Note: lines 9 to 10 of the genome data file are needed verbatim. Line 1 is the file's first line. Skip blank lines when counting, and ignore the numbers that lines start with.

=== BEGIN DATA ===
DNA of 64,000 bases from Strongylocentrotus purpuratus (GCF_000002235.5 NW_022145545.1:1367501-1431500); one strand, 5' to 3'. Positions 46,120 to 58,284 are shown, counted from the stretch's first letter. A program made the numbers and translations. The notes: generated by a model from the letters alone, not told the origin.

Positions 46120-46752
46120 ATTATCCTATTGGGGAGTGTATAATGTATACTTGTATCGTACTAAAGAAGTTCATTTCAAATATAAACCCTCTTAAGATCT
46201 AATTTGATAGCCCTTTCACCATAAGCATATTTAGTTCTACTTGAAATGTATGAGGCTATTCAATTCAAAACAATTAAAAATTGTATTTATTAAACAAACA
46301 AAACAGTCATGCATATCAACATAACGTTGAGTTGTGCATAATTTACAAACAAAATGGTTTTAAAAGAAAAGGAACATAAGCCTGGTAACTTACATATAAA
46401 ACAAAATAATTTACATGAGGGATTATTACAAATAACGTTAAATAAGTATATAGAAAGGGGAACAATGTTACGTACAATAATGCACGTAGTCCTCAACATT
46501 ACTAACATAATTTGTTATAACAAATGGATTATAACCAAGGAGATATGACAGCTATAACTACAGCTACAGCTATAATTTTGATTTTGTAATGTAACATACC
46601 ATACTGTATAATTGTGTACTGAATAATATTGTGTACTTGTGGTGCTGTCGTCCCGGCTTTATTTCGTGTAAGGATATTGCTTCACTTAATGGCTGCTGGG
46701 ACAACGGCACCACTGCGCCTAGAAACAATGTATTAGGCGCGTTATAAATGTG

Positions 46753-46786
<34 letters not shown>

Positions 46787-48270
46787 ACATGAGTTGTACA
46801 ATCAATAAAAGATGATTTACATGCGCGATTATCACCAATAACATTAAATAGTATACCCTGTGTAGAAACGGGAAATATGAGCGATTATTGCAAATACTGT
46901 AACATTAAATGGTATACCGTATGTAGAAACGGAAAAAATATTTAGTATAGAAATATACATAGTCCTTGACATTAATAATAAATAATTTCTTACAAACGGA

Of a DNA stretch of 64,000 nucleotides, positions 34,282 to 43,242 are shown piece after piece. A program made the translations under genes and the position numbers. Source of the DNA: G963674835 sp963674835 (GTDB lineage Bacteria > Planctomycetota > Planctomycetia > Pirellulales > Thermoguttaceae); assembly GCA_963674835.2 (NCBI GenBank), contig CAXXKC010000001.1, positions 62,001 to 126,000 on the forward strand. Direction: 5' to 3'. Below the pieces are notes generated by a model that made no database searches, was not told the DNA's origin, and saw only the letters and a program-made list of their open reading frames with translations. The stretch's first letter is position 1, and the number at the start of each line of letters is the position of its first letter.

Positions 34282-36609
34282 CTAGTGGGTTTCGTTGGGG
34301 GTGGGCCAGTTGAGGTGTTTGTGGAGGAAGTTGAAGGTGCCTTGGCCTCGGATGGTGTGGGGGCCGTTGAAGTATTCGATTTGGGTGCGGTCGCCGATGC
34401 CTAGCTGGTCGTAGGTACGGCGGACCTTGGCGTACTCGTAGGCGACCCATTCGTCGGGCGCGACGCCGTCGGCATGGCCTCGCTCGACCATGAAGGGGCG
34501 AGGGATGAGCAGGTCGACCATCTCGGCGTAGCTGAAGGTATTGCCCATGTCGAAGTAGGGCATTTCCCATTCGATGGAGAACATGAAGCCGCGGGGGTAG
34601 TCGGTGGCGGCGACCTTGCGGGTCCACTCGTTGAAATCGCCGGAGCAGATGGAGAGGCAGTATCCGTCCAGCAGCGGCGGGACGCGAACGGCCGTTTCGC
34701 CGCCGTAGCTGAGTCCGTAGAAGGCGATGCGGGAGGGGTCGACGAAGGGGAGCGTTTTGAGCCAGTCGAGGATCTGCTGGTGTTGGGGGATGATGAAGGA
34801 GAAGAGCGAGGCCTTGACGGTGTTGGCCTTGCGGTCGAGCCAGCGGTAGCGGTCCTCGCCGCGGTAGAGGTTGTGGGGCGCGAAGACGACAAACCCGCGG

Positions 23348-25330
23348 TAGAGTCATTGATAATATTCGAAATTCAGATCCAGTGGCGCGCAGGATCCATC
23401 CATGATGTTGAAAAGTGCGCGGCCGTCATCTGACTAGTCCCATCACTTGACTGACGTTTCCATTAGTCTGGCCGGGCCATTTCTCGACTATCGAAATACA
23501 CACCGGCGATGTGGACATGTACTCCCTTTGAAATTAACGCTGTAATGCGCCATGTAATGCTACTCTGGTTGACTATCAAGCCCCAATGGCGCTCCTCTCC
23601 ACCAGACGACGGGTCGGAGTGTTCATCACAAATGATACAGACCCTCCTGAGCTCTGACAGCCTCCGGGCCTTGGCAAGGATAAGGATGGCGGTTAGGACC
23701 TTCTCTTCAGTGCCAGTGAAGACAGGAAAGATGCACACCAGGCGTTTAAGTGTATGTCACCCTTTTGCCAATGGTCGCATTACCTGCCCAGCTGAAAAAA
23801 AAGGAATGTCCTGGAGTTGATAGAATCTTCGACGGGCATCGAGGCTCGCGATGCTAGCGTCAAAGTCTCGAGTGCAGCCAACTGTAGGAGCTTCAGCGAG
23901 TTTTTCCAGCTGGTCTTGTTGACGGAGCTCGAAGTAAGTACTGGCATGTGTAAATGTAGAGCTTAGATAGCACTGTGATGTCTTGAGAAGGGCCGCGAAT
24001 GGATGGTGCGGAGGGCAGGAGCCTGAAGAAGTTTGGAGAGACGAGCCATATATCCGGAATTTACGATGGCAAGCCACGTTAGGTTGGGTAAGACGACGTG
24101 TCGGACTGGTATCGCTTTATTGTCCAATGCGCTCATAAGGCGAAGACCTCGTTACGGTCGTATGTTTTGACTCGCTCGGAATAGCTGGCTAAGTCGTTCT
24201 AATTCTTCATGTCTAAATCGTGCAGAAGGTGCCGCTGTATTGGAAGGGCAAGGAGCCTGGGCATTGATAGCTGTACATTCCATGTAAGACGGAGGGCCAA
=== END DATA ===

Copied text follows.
46701 ACAACGGCACCACTGCGCCTAGAAACAATGTATTAGGCGCGTTATAAATGTG

Positions 46753-46786